Key takeaways from today’s COVID-19 briefing:
- 18 more dead; death toll is 462
- Hospitalizations dip; case rate steady
- Positive case rate higher at city test sites
- Masks, disinfectant, laptops being offered
- Summer self-quarantine policy undecided
PROVIDENCE, R.I. (WPRI) — Rhode Island continues to experience a plateau in COVID-19 cases and hospitalizations, even as the death toll among those infected with the disease continues to mount, the R.I. Health Department revealed Wednesday.
The Health Department reported 18 more deaths among Rhode Islanders diagnosed with COVID-19, bringing the state’s coronavirus death toll to 462. The 18 fatalities involved individuals who ranged in age from their 50s to their 90s, according to Dr. Nicole Alexander-Scott, the department’s director.
As of Tuesday, more than two-thirds of the Rhode Islanders who’ve died after being infected with coronavirus were residents of nursing homes.
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There was better news on hospitalizations, with 269 COVID-19 patients reported hospitalized on Wednesday, down from 280 on Tuesday and a high of 372 back on April 28. The number of new hospital admissions fell to 17, the lowest total since March 31.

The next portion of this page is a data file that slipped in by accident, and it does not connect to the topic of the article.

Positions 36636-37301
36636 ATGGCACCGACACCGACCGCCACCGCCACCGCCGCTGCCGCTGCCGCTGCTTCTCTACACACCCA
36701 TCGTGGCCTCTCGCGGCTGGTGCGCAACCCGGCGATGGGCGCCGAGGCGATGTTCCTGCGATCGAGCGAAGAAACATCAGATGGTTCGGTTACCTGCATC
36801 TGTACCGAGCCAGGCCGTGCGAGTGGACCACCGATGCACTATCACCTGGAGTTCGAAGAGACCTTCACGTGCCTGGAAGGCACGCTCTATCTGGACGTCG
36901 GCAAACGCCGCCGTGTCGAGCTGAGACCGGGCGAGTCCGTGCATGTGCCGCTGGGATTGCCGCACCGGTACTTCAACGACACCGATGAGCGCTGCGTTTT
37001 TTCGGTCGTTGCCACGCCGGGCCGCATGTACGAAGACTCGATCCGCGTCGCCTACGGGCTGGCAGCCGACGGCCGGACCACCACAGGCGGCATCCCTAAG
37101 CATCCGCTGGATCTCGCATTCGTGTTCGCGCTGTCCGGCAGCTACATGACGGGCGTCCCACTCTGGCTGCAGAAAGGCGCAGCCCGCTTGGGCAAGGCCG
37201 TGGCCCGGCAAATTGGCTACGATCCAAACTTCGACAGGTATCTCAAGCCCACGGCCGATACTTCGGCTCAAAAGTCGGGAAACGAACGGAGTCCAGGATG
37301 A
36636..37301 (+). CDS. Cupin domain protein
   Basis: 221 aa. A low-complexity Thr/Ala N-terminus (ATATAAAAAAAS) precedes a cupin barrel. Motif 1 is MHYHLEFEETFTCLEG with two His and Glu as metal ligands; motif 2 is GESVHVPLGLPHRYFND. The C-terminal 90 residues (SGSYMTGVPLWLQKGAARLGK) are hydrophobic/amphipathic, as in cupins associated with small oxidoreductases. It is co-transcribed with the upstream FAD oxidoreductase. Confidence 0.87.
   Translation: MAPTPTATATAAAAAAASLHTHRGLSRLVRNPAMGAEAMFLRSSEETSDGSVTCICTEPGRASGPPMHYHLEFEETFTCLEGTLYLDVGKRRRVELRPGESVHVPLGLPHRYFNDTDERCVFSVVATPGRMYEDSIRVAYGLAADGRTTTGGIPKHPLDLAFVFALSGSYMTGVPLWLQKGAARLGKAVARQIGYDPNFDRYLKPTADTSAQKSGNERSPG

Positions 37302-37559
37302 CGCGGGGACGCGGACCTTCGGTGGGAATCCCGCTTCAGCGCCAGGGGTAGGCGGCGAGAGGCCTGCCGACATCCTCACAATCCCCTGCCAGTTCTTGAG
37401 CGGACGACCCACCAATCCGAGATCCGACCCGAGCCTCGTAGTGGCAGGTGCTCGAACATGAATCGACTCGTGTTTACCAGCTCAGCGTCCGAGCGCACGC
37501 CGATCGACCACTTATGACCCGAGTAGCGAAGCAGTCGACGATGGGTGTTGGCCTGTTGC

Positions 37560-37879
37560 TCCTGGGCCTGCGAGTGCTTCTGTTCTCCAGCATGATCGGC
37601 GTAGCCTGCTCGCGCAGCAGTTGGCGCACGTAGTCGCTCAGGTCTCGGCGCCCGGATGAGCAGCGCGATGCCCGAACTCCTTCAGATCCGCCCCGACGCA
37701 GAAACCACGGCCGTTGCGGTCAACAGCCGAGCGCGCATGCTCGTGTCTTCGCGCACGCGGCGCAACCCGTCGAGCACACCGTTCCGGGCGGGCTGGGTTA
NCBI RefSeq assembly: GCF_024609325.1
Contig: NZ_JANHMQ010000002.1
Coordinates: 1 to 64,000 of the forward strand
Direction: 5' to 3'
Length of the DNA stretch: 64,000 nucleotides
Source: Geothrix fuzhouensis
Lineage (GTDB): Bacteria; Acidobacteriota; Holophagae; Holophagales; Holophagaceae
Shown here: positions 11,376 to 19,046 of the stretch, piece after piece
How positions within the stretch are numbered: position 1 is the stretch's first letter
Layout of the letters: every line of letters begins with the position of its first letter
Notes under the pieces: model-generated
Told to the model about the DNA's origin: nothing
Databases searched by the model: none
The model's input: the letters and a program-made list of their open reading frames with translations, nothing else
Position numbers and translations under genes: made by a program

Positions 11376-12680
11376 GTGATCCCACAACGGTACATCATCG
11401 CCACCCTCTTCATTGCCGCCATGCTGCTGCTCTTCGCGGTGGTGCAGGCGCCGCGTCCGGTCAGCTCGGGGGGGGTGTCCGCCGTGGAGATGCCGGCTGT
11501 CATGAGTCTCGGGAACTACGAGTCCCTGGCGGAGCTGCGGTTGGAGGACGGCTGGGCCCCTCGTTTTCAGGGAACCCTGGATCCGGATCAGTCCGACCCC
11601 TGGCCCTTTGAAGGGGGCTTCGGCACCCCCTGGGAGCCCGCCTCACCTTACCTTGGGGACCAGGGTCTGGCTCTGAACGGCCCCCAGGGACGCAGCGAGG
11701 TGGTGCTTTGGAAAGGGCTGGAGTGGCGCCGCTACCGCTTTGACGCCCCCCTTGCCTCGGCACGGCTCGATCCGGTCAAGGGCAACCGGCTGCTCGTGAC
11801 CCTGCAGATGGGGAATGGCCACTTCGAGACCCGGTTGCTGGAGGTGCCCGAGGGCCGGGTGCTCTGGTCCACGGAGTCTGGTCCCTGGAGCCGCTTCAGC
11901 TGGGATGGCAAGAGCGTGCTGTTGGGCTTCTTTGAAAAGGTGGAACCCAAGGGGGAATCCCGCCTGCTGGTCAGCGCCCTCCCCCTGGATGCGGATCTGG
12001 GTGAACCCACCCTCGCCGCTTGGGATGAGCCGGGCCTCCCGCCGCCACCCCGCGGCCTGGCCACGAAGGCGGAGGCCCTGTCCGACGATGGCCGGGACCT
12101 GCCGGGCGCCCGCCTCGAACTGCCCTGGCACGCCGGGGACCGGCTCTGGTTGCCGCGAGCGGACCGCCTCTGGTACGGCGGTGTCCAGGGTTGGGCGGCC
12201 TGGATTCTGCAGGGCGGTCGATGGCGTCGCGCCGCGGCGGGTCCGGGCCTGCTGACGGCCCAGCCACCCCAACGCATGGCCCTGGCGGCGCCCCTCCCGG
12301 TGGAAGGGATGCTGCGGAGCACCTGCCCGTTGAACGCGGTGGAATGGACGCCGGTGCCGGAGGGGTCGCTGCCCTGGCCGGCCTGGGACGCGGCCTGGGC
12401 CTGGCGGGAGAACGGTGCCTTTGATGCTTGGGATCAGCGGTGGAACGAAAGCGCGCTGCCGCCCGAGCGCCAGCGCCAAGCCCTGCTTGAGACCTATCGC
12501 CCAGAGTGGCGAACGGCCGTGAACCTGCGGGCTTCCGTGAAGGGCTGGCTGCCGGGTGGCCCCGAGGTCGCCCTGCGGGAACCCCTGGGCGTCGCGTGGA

Among those the 269 patients in the hospital, 68 were in the intensive care unit and 48 were on ventilators.
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The Health Department said 2,683 tests that came back in the last 24 hours found 221 new COVID-19 cases in Rhode Island, keeping the state’s test daily positivity rate roughly steady at just over 8%. (Experts have said it is a good sign when states get that figure below 10%.)
One day after Target 12 revealed that a larger share of tests are coming back positive at the new testing sites in Rhode Island’s urban core, Raimondo acknowledged the issue. She noted a new testing site in Providence and said capacity has tripled in Woonsocket. She also reminded residents that testing is free and immigration status is not an issue.
“The positive test rates in some of these [urban] communities … is high. It is higher,” the governor said. “So what that means is, we have to do more testing.”
She also gave an update on the state’s antibody testing pilot, which is aiming to check a random sample of 5,000 Rhode Islanders to determine if they have already developed immunity to COVID-19. Raimondo said two Stop & Shop locations in Providence are being added to the four stores where the invitation-only testing was already being done.
Testing has plateaued in Rhode Island, with under 3,000 tests done on most days in May. “We did see a dip — or at least not an acceleration we wanted — in referrals coming from physicians,” Raimondo said.
Asked about a new study raising reliability questions about the Abbott rapid-testing system Rhode Island is using for many of its tests, Alexander-Scott said the issue is being examined by the state’s new testing and validation task force. She also said that is one reason people are being told to stay home and remain isolated if they are sick, regardless of their test results.